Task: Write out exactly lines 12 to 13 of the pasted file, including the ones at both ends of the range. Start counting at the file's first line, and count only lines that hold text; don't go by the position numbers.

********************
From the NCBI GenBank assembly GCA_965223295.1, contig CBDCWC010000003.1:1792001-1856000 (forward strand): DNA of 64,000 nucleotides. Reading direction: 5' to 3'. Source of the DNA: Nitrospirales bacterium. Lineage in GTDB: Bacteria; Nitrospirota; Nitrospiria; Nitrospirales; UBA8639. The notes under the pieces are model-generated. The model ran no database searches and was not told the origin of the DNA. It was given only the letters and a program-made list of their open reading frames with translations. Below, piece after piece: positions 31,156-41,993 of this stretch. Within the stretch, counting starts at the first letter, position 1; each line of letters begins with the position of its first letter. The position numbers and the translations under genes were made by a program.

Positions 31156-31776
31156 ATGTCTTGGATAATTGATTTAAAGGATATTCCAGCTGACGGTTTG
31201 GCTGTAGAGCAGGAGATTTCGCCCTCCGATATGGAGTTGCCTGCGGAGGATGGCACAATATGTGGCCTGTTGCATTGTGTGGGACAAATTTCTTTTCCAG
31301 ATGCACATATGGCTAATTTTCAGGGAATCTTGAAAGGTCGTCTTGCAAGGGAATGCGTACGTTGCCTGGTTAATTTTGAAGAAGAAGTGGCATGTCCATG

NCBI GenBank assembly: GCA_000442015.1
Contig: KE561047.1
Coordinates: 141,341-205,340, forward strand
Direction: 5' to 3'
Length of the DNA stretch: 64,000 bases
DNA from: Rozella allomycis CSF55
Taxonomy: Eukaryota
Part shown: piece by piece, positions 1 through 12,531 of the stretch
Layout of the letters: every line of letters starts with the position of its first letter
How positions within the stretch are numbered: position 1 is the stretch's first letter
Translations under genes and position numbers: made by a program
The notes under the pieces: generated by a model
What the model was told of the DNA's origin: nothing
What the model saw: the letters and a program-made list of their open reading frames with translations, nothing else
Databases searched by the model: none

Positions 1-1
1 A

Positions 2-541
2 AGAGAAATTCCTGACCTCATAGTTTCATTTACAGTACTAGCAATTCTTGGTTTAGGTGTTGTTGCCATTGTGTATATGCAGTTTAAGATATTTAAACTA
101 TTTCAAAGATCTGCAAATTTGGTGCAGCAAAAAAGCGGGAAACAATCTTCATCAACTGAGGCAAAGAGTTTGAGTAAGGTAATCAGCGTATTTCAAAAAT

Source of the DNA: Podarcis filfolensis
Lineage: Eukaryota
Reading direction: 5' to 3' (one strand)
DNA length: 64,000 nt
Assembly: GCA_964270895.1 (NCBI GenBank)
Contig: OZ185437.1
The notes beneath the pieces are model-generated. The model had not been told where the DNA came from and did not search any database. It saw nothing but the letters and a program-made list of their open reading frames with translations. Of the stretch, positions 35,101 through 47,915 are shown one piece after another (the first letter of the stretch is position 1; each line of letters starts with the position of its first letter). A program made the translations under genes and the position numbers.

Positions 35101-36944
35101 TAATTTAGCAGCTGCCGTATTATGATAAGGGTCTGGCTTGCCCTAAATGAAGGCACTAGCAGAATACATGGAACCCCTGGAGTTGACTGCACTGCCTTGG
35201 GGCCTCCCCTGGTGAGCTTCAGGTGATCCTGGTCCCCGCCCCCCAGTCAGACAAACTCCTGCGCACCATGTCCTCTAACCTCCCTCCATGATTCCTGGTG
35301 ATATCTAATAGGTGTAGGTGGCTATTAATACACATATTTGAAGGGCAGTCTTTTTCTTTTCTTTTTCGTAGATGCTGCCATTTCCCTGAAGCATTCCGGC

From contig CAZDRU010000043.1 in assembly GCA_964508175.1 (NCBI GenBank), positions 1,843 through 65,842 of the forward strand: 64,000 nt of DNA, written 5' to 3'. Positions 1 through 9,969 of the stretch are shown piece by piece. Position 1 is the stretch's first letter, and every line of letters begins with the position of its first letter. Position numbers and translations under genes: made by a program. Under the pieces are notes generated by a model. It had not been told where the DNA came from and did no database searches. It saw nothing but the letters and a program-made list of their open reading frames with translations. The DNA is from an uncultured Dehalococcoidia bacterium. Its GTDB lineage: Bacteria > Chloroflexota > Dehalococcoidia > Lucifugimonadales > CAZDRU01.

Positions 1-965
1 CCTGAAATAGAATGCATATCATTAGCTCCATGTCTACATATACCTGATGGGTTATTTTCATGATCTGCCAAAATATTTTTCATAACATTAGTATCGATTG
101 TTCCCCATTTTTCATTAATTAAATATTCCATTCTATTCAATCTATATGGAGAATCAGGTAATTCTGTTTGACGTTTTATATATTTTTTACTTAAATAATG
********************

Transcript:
Taxonomy: Eukaryota
Part shown: piece by piece, positions 1 through 12,531 of the stretch